By Ms Wara Qasim*
Emotions – a spectrum of mental states, quite general when it comes to feeling them but extremely personal when it comes to expressing them. Emotions are the mainspring of all behavioural patterns coupled with the optional components of the human machine.
According to research conducted at Glasgow University, humans have four basic emotions. These are happiness, sadness, fear and anger. While all four have been conferred on us by Nature with a purpose, there’s one of them that has turned into a public health concern; anger.
On top of that, the increased prevalence of anger in youth has become a matter of discussion worldwide. The youth, age group 15 and 24, is a susceptible population of a country characterized with a high level of activity and boundless motivations and aspirations. These people go through a critical period of physical and psychological changes. All significant events in the field of political, economic, academic and social scenarios have a much more significant effect on youth than on any other part of a country’s population. And that explains the aggression.
During Warlike situation and in a culture of disparities and political instability has taken a heavy toll on young people. When youngsters being unable to bring about a tangible change, express their helplessness by throwing tantrums and brawling at the surrounding as well as on one another.
Another reason behind aggression in youth is the fact of chasing success at the expense of letting down others. Unfortunately, we often measure our success by comparing ourselves with others of the same age or profession.
Instead of striving to be better than who we were a day before, we compete for being better than whosoever shows up before us. This has led to feelings of dissatisfaction and distraught among youths. No wonder why suicide has become the second most leading cause of death in the age group of 15-29 in many countries. We have forgotten the fact that when it comes to prioritization, cooperation should come before competition.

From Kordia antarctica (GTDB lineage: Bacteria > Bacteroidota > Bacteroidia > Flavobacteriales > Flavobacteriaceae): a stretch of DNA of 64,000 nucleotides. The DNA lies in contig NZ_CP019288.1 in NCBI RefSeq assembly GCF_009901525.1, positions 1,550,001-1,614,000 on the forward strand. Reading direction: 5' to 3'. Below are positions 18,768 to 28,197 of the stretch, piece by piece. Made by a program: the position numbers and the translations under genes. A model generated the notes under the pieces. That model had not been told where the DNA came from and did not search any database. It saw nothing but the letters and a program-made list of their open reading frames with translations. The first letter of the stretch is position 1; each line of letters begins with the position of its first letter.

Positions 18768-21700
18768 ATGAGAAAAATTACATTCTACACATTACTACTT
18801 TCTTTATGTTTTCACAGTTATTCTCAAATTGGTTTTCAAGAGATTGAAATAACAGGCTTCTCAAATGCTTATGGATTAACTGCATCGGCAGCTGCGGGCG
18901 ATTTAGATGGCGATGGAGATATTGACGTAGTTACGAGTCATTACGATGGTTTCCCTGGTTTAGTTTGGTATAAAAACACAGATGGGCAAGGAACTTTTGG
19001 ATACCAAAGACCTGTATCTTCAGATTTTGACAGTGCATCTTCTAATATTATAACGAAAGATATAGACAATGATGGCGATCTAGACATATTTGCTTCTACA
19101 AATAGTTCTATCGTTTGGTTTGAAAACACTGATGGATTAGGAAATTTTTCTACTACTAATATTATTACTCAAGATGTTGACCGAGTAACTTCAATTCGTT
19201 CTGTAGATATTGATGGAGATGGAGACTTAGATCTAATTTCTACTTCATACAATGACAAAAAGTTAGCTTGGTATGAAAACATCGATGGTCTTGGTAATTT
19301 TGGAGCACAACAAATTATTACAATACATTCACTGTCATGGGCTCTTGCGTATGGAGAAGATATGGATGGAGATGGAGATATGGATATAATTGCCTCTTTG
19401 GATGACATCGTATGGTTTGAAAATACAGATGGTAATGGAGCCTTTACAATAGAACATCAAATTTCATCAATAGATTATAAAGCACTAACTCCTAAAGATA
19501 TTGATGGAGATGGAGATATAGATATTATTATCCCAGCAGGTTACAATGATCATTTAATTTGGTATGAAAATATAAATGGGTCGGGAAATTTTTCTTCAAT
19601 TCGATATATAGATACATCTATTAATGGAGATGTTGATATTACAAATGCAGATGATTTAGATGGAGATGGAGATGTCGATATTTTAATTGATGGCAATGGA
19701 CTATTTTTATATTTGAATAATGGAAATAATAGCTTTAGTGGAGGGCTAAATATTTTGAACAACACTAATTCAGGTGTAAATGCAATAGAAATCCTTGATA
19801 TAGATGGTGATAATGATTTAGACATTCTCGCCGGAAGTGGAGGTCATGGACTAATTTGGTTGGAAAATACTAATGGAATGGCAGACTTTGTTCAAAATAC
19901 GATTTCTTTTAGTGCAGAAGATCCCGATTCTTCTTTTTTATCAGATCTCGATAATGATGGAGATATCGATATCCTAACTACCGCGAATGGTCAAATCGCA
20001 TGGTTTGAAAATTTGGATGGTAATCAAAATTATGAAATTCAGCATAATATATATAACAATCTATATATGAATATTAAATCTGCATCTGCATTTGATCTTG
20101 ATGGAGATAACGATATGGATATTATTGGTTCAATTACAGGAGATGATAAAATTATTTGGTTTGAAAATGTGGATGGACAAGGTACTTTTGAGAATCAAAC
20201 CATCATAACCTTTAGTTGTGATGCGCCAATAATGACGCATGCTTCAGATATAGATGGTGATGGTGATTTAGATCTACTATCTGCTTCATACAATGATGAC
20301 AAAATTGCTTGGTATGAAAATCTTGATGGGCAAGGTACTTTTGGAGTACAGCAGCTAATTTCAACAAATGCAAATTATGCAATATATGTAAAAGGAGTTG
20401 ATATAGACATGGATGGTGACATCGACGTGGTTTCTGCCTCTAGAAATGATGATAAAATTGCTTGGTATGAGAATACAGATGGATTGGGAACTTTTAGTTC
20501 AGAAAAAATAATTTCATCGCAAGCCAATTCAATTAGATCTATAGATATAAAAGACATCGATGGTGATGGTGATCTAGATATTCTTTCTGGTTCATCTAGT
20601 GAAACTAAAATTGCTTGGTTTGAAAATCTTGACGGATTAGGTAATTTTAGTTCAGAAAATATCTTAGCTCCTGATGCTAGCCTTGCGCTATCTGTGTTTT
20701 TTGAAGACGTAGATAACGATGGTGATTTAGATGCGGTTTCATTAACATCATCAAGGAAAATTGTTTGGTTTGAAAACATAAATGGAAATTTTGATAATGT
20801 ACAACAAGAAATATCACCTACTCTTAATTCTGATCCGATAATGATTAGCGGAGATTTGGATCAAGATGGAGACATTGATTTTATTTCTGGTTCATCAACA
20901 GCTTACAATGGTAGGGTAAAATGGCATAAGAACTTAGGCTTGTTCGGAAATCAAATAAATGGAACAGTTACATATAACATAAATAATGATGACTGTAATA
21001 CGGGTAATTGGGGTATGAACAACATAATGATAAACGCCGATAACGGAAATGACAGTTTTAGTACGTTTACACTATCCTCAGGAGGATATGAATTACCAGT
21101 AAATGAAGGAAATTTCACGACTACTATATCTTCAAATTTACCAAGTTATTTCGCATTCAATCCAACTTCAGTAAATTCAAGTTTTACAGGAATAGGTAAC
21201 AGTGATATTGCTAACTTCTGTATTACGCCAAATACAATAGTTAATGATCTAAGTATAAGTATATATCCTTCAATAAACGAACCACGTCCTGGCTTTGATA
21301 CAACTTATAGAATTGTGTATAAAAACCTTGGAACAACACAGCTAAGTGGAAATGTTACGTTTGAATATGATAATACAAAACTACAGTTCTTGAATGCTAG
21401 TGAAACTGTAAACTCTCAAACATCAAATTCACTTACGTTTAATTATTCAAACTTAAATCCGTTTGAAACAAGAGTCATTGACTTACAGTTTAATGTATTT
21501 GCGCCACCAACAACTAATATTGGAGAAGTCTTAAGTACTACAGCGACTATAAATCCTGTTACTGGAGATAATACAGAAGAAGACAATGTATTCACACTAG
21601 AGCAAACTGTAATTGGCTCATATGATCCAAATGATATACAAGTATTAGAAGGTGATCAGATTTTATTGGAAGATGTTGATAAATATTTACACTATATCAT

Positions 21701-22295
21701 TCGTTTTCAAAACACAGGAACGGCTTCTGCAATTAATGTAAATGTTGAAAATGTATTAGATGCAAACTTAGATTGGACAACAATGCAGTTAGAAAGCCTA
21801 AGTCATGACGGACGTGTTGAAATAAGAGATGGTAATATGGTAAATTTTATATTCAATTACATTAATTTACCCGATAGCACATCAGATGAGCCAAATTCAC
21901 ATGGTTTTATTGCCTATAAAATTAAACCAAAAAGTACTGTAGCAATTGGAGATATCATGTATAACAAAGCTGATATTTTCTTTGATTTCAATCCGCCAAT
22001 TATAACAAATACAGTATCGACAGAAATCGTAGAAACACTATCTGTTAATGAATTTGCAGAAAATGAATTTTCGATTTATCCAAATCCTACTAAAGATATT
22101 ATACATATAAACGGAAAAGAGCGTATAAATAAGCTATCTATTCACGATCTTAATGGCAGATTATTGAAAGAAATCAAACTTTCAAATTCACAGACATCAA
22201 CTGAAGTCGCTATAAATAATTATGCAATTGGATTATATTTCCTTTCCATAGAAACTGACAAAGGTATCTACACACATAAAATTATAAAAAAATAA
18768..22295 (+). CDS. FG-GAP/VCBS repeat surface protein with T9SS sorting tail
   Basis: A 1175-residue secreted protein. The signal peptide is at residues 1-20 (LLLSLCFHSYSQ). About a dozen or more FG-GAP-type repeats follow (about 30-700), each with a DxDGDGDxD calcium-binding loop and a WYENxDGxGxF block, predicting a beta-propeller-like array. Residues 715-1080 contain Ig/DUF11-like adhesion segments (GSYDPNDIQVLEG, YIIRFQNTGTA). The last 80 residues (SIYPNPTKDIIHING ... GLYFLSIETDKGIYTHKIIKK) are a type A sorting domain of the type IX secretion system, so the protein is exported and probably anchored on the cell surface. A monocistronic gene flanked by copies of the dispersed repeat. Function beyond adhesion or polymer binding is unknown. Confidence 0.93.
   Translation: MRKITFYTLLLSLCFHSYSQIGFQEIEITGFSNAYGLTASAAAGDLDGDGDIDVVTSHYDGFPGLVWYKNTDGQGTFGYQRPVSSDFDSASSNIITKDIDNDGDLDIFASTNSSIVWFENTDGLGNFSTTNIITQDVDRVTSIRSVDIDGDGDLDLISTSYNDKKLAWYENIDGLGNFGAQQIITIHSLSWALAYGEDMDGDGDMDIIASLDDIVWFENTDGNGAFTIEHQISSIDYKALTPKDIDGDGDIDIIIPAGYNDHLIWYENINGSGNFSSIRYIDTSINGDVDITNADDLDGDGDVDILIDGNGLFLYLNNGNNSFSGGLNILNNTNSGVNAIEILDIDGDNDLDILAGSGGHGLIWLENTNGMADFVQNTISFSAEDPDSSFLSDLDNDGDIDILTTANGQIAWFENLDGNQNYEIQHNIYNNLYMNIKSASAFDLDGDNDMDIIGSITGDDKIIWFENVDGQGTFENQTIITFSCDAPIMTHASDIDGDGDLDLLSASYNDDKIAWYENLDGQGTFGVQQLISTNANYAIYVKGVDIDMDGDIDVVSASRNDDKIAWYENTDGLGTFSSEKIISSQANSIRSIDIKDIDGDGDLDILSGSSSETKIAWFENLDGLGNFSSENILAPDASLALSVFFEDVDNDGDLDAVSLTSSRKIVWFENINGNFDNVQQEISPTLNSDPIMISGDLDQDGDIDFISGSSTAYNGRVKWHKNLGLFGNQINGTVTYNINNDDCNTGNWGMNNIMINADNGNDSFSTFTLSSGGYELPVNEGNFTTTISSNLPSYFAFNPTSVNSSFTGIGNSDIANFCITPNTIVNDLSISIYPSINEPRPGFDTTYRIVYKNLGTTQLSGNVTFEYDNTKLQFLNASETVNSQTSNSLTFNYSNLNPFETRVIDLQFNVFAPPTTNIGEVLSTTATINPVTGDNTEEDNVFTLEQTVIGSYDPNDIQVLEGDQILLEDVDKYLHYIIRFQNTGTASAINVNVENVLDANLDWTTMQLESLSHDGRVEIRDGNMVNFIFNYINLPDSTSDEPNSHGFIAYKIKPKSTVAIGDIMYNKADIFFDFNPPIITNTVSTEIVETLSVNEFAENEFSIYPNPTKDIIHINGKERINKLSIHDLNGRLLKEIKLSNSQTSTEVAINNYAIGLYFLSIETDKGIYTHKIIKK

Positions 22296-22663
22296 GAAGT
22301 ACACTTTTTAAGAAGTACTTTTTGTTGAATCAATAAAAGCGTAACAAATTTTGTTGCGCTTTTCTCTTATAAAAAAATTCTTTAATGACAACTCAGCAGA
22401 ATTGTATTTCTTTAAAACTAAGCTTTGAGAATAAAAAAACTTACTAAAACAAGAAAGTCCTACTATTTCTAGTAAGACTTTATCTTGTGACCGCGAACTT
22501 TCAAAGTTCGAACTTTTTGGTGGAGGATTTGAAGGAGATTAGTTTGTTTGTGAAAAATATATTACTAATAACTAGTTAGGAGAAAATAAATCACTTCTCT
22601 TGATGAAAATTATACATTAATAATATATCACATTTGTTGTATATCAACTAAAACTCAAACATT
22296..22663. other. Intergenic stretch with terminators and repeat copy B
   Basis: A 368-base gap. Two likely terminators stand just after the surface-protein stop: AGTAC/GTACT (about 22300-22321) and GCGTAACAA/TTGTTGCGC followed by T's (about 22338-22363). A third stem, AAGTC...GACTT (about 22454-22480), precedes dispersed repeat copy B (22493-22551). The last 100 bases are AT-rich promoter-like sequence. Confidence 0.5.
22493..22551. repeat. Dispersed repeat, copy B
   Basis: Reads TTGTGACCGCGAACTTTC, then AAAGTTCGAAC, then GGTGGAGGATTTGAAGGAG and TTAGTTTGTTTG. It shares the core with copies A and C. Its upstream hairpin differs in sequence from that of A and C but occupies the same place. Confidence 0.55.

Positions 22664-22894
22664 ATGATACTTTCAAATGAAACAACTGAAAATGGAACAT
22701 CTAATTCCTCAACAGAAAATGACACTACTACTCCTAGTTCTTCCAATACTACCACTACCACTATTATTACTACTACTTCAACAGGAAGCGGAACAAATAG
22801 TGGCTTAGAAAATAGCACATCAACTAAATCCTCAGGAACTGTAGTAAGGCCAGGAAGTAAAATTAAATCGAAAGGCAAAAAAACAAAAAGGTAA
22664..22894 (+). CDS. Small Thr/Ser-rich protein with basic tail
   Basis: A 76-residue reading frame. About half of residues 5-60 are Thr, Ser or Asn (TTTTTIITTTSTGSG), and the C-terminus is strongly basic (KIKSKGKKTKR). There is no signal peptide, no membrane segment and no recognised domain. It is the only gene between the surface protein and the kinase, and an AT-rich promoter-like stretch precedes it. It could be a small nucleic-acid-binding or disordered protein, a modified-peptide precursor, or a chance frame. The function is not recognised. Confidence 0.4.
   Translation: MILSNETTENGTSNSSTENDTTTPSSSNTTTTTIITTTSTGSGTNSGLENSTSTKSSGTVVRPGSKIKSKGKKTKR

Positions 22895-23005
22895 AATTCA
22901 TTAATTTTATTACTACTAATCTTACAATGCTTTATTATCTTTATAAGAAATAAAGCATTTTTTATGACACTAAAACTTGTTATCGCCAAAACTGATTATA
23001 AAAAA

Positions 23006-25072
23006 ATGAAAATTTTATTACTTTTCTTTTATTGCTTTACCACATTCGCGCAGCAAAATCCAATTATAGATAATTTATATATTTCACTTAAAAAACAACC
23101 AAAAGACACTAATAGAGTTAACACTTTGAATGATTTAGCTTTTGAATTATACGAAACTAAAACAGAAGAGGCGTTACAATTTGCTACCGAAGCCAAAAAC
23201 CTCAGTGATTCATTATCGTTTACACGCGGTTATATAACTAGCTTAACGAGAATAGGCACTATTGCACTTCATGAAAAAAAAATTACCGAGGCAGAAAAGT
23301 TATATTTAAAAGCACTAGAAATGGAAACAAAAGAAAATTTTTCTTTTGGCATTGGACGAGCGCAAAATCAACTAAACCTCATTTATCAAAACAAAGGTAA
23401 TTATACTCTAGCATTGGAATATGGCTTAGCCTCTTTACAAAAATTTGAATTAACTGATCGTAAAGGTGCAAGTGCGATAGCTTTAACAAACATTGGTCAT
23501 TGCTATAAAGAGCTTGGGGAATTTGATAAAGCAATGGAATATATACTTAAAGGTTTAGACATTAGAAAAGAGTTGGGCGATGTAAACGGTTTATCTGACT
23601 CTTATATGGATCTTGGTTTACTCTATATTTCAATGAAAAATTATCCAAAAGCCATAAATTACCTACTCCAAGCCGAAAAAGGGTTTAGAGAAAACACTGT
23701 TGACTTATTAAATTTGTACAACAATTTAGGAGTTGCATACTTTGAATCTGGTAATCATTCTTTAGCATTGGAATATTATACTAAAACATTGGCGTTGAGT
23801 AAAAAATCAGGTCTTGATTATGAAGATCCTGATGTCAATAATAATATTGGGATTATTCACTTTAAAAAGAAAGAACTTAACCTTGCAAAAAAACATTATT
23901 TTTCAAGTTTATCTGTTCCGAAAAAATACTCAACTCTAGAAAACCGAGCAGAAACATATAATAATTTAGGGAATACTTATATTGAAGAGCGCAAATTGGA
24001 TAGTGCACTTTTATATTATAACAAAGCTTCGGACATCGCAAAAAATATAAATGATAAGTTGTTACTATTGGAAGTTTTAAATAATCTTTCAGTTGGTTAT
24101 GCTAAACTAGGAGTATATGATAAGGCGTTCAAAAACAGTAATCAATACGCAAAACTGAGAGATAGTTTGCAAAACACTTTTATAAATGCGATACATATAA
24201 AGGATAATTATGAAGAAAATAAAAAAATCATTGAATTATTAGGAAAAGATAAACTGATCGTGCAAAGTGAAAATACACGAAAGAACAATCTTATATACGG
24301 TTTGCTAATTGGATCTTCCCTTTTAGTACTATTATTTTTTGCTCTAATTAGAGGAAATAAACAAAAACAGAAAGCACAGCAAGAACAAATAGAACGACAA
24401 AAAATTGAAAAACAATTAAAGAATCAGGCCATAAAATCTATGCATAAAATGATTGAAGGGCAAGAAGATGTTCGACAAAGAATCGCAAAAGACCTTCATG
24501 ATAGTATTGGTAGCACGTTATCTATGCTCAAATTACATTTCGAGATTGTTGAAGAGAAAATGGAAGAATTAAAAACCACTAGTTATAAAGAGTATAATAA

Paul J. Meyer once said, “Communication – the human connection – is the key to personal and career success” but a moment of rumination would make us realize that in this technology-driven society, how much we miss having a real conversation. Two persons can sit right next to each other the entire day without having to ask each other’s name. Such is the level of engrossment due to mobiles, laptops and other similar gadgets.
The communication gap experienced by young people especially with their parents due to workload, studies and technology causes suppression of certain emotions when they ought to be expressed leading to their bottling, and then as an untimed tragedy, these emotions are vented in diverse forms of aggression.
The technology has wide-ranging effects on society, it has led to the emergence of the entertainment industry, which was created with a purpose to “help people unwind from their strenuous routines”. Though it has been serving its purpose yet its products under the genres of “action”, ”thrill” or “mystery” have exposed young people to violent tactics and because of being presented in a charming façade, tend to imitate them causing harm to themselves as well as to those around them.
To our dismay, these multinational production companies are making millions in the name of entertainment but at the cost of the mental, physical and moral upbringing of young people.
Preceding in view, the Government should adequately invest in youth, creating opportunities that serve as formative experiences for youth. It should work out the problem of unemployment as soon as possible so that the potential of young people does not get wasted away.
Youngsters should improve and improve daily, competing oneself, not others. Media should play its role to promote positivity in society. Despite the busy routine, parents should think of ways to find time to communicate with their children to understand the needs, desires and problems of their children
In a nutshell, anger and aggression expressed inappropriately does absolutely no good to anyone instead, it creates mental, physical, behavioural and social problems.
In Pakistan, 64% of the total population is below the age of 30 while 29% of it belongs to the age bracket of 15 to 29 years as per the new National Human Development Report by the United Nations Development Programme (UNDP) Pakistan. In a country that nurtures such a considerable lot of young people and potential cannot in any way, afford any laxity to the youth.
To save an individual from depression is not a task for the government/policymakers alone, it is the main responsibility of parents and neighbourhood to instill hope in their youth with compassion, empathy and positive energy.
Youngsters need to disconnect with their mobiles phones quite often to connect with their family and real friends.
* The author is student of MBBS, Rawalpindi Medical University. She is Member of University Society: Youth Reformists Movement of Pakistan (YRMP). FB page of society:
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